fig:5a Subcase 4.3. đ?‘‰ âˆ’ đ?‘‹ = đ??ž3 âˆŞ đ??ž1 Let x1 be the isolated vertex in đ?‘‰ âˆ’ đ?‘‹ and {đ?‘Ľ2 , đ?‘Ľ3 , đ?‘Ľ4 } be a complete graph, Then x1 is adjacent to all the vertex in X and x2, x3 ,x4 are not adjacent to at most two vertices in X and hence {x2,x3,x4,x5,v1.x1} where v1 ,v2âˆˆ X-N(đ?‘Ľ2 âˆŞ đ?‘Ľ3 ) is a Triple dominating set of G and hence n=5 by fig:5b. All these graph TÎł(G)â‰ n.

fig:4c Case 4. TÎł(G) = n and Îş(G) = n â€“ 4 Then n-4â‰¤ đ?›ż. If đ?›ż= n-1 then G is a complete graph which is a contradiction. If đ?›ż= n-2 then G is isomorphic to Kn-M where M is a matching in Kn. Then TÎł(G)=3 or 4 then n= 3 or 4 which is a contradiction to Îş(G) = n â€“ 4. Suppose đ?›ż=n-3. Let X be the vertex cut of G with đ?‘‹ = đ?‘› âˆ’ 4 and let X={v1,v2,â€Śâ€Ś..,vn-4}, V-X = {x1,x2,x3,x4}. If đ?‘‰ âˆ’ đ?‘‹ contains an isolated vertex then đ?›ż â‰¤ đ?‘› âˆ’ 4. Which is a contradiction. Hence đ?‘‰ âˆ’ đ?‘‹ is isomorphic to K2âˆŞK2. Also every vertex of V-X is adjacent to all the vertices of X . Let x1x2, x3x4âˆˆE(G). Then {x1,x2,x3,v1} is a triple dominating set of G. Then TÎł(G)â‰¤4. Hence nâ‰¤4, Which is a contradiction to Îş(G) = n â€“ 4 . Thus đ?›ż đ??ş =n-4. Subcase 4.1. đ?‘‰ âˆ’ đ?‘‹ = đ??ž4 Then every vertex of V-X is adjacent to all the vertices in X. Suppose E( đ?‘‹ ) = âˆ…. Then đ?‘‹ â‰¤4 and hence G is isomorphic to Ks,4 where S=1,2,3,4. If Sâ‰ 1,2 then TÎł(G)=3 or 4 which is a contradiction to TÎł(G)= n. Hence G is isomorphic to K3,4 or K4,4. Suppose E( đ?‘‹ ) = âˆ…. If any one of the vertex in X say vi is adjacent to all the vertices in X and hence TÎł(G) â‰¤3which gives nâ‰¤3 which is a contradiction. Hence every vertex in X is not adjacent to at least one vertices in X then {v1,v2,v3,v4} is a triple dominating set of G and hence TÎł(G) â‰¤4 then nâ‰¤4. Which is a contradiction to Îş(G) = n â€“ 4. Subcase 4.2. đ?‘‰ âˆ’ đ?‘‹ = đ?‘ƒ3 âˆŞ đ??ž1 Let x1 be the isolated vertex in đ?‘‰ âˆ’ đ?‘‹ and (x1,x2,x3) be a path then x1 is adjacent to all the www.ijera.com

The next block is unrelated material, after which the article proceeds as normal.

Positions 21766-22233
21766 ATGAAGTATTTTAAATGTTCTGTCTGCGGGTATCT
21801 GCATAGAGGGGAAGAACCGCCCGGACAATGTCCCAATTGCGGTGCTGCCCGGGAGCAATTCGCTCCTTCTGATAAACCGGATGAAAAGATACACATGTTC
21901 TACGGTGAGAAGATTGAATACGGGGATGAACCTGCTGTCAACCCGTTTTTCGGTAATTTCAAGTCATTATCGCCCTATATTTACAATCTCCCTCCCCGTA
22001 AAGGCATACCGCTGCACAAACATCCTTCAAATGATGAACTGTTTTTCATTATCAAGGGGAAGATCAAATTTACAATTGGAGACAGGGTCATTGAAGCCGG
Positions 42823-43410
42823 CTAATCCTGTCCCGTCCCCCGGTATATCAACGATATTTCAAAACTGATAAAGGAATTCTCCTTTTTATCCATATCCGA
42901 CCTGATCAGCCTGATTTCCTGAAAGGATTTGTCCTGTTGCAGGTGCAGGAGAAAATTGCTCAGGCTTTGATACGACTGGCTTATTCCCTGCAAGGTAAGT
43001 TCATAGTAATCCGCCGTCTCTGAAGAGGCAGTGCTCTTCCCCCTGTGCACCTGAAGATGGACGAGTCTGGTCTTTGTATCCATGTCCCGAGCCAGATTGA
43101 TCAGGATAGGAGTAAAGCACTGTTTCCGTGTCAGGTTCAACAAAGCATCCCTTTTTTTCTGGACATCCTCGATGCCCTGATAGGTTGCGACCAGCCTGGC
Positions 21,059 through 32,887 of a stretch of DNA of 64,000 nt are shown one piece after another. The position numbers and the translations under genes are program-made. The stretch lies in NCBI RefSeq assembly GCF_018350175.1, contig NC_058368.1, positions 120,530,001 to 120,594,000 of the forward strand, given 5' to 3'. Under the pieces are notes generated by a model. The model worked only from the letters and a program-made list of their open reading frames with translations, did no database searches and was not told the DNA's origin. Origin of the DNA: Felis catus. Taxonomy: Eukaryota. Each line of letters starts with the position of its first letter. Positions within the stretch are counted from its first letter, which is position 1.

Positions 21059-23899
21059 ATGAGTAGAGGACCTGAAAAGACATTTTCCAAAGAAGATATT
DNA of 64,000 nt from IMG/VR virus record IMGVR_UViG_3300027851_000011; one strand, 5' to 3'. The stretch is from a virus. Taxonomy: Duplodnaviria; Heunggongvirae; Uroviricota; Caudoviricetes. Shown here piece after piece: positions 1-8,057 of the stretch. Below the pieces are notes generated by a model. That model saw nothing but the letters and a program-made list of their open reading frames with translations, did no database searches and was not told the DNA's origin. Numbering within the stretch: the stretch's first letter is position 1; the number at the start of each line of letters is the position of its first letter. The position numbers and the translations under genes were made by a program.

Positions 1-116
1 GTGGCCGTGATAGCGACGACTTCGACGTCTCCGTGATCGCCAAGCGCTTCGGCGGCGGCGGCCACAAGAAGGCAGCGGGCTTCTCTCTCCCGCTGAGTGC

fig.5b Subcase 4.4. đ?‘‰ âˆ’ đ?‘‹ = đ??ž2 âˆŞ đ??ž2 Let x1x2, x3x4âˆˆE(G). Since đ?›ż(G)=n-4 each xi is non adjacent to at most one vertex in X then at most one vertex say v1âˆˆX such that đ?‘ (đ?‘Ł1 ) âˆŠ (đ?‘‰ âˆ’ đ?‘‹) =1. If all viâˆˆX such that đ?‘ (đ?‘Łđ?‘– ) âˆŠ (đ?‘‰ âˆ’ đ?‘‹) â‰Ľ3 then {x1.v1,x2,x3,x4} is a triple dominating set of G and hence n=4 . Which is a contradiction by fig:6a. Then each xi is non adjacent to at most one vertex in X then at most one vertex say v1 or v2âˆˆX such that đ?‘ (đ?‘Ł1 ) âˆŠ (đ?‘‰ âˆ’ đ?‘‹) =2and đ?‘ (đ?‘Ł2 ) âˆŠ (đ?‘‰ âˆ’ đ?‘‹) =2and đ?‘ (đ?‘Łđ?‘– ) âˆŠ (đ?‘‰ âˆ’ đ?‘‹) â‰Ľ3, iâ‰ 1 then {v1.v2, x1,x2,x3,x4} is a triple dominating set of G and hence n=5, By fig:6b. Which is a contradiction to đ?‘ (đ?‘Ł1 ) âˆŠ (đ?‘‰âˆ’đ?‘‹)=2 and đ?‘ (đ?‘Ł2)âˆŠ(đ?‘‰âˆ’đ?‘‹)=2 and đ?‘ (đ?‘Łđ?‘– ) âˆŠ (đ?‘‰ âˆ’ đ?‘‹) â‰Ľ3. The converse is obvious.

fig:6a

fig:6b

III.

CONCLUSION

In this paper we found an upper bound for the sum of Triple domination number and connectivity of graphs and characterized the corresponding extremal graphs. Similarly Triple domination number with other graph theoretical parameters can be considered.